NCI Cancer Bulletin: A Trusted Source for Cancer Research News
NCI Cancer Bulletin: A Trusted Source for Cancer Research News
September 13, 2005 • Volume 2 / Number 35 E-Mail This Document  |  Download PDF  |  Bulletin Archive/Search  |  Subscribe

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Director's Update

For More Than 20 Years, CCOPs Define Commitment, Success

There are many examples of successful National Cancer Institute (NCI) programs that span every part of our research enterprise. With this special issue of the NCI Cancer Bulletin, we are honoring a program that has come to represent the very definition of success: the Community Clinical Oncology Program (CCOP).

In 1982, a Request for Applications was issued soliciting participants for a unique program that would bring together community hospitals, the growing cadre of community oncologists, and other local health care providers into a nationwide network for conducting cancer clinical trials. Who could have imagined just how effective this program would become? But here we are, more than 20 years later, with CCOPs having enrolled more than 172,000 patients into cancer treatment and prevention trials.

From the beginning, there were those who doubted the program would work, who believed community providers could not stand up to the rigors of conducting large clinical trials. But time and again, these critics have been proven wrong. Analysis of CCOPs' performance over the years has consistently shown that they are not only skilled at recruiting patients, but also produce quality data and ensure the adoption of new standards of care by community providers.

The CCOPs' role in treatment trials has been critical. But under the inspired, excellent leadership of Dr. Peter Greenwald and his staff in the Division of Cancer Prevention (DCP) - including the program's current head, Dr. Lori Minasian, and its previous leader of 10 years, Dr. Leslie Ford - the cancer prevention and control arena is where the CCOPs have helped stake new ground. Indeed, the first drug ever approved for cancer prevention, tamoxifen, might never have been if the CCOP network had not conducted the Breast Cancer Prevention Trial, on which the approval was based.

From the beginning, the individuals and institutions participating in the CCOP network have had a remarkable commitment to its success. That commitment can be seen in the unselfish and cooperative manner in which they work with the NCI Cooperative Group and Cancer Centers, collectively known as the Research Bases. During a time when we are still working to more effectively integrate team science into cancer research, the CCOPs' collaboration with the Research Bases has been the epitome of teamwork.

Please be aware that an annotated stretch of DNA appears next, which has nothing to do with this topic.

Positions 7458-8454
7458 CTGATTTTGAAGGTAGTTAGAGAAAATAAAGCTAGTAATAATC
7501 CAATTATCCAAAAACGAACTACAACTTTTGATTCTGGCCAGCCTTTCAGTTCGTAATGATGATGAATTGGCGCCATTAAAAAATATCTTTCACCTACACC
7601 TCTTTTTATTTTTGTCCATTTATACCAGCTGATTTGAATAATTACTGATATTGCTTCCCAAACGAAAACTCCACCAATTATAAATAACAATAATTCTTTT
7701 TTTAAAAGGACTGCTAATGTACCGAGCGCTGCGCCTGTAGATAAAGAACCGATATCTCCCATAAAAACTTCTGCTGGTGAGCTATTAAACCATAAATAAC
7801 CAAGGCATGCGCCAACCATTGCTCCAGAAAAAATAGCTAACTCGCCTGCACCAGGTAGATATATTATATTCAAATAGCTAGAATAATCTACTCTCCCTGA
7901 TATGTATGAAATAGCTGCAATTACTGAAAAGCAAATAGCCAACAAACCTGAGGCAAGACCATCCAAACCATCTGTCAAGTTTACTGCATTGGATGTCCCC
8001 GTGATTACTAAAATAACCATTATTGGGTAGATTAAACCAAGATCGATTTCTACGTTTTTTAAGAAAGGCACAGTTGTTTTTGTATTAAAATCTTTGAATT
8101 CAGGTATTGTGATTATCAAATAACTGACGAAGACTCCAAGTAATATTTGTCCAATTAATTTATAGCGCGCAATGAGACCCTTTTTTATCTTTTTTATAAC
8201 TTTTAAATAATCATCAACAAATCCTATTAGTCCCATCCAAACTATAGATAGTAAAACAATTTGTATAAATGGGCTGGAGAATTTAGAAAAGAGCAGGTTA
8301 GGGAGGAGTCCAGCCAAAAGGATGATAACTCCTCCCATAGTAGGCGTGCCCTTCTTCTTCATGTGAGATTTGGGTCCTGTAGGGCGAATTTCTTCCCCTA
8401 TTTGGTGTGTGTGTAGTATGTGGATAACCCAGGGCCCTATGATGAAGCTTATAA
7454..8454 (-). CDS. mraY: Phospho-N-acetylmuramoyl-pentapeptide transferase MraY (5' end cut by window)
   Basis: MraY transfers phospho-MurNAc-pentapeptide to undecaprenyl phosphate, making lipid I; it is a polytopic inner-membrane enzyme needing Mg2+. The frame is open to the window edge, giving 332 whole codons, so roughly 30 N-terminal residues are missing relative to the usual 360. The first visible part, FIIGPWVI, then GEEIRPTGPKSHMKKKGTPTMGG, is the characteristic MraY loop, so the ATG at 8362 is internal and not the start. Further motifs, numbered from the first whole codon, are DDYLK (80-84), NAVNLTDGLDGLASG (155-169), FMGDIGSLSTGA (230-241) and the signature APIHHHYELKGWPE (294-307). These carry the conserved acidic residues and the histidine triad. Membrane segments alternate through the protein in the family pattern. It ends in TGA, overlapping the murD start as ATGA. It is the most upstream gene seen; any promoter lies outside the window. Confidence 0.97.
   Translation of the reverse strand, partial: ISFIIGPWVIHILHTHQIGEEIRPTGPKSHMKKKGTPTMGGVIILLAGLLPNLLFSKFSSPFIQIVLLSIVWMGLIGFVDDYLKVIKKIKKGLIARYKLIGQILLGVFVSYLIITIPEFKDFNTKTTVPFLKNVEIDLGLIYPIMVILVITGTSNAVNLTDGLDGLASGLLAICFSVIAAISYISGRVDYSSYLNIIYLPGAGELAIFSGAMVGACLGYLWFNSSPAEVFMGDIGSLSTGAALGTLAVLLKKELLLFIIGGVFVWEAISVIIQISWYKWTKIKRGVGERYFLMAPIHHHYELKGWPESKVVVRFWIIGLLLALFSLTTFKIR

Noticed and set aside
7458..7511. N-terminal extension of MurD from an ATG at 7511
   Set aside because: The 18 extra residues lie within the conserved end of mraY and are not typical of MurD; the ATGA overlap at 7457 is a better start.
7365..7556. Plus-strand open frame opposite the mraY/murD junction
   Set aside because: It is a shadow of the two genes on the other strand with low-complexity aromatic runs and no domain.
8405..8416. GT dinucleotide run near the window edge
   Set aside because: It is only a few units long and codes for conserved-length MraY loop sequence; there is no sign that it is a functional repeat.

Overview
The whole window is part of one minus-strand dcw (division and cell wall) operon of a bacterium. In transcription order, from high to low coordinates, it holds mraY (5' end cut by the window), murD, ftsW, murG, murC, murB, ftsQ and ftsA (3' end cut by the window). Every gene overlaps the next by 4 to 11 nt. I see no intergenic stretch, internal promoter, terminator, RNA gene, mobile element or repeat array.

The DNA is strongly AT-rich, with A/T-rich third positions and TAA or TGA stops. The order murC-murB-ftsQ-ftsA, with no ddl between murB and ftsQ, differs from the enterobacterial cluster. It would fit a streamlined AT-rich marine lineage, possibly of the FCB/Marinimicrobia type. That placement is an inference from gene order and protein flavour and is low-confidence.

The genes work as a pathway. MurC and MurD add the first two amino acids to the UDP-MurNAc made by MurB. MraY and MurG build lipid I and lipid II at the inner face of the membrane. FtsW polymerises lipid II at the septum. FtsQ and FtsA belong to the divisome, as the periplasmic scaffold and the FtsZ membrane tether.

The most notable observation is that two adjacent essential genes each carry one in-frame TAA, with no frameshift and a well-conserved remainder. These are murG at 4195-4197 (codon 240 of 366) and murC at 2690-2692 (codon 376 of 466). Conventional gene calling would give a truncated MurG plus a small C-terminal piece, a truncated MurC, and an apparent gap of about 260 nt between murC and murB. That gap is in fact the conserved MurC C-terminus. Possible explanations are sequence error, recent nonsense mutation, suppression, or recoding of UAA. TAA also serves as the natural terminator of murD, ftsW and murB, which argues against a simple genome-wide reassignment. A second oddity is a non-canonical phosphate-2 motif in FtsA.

A perhaps underappreciated component of the CCOPs is their participation in symptom management trials. These trials may not garner as many headlines as treatment and prevention trials, but their importance in developing interventions to reduce side effects such as nausea and mucositis is undeniable.

Finally, there is no greater indicator of success than imitation, which is why two institutes at the National Institutes of Health (NIH) have followed the CCOP model in developing community-based clinical trial networks to test new treatments for HIV and drug abuse.

In many respects, the success of the CCOPs is not a surprise. The genesis of the term "cancer community" is rooted in the unwavering commitment displayed by so many individuals in this country to defeating this disease. So it should come as no shock that, more than 20 years ago, when NCI reached out to communities to play a new role in advancing cancer research, they exceeded every expectation - and continue to do so.

Dr. Andrew C. von Eschenbach
Director, National Cancer Institute